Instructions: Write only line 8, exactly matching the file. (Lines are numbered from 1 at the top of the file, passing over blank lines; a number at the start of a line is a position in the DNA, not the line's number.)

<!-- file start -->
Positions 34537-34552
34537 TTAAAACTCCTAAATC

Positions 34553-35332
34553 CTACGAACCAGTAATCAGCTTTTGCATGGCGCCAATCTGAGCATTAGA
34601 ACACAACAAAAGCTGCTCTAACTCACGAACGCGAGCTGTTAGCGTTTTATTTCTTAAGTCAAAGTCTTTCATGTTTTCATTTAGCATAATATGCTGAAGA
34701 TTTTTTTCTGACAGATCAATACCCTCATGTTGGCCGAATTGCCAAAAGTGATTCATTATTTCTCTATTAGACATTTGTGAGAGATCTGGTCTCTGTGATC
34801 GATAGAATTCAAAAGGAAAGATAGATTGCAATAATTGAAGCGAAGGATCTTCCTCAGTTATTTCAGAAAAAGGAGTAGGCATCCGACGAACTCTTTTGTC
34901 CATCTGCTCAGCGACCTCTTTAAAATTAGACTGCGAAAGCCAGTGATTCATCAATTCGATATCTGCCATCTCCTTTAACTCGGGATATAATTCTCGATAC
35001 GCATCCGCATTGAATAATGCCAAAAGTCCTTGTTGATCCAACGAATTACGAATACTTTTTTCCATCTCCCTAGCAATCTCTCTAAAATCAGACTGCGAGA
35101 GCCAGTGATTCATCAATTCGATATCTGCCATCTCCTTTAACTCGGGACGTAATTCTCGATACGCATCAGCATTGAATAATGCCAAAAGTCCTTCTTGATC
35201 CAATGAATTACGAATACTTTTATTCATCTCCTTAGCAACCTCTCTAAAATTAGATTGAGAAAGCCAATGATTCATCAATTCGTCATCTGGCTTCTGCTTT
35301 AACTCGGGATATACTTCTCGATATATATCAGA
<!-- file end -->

34901 CATCTGCTCAGCGACCTCTTTAAAATTAGACTGCGAAAGCCAGTGATTCATCAATTCGATATCTGCCATCTCCTTTAACTCGGGATATAATTCTCGATAC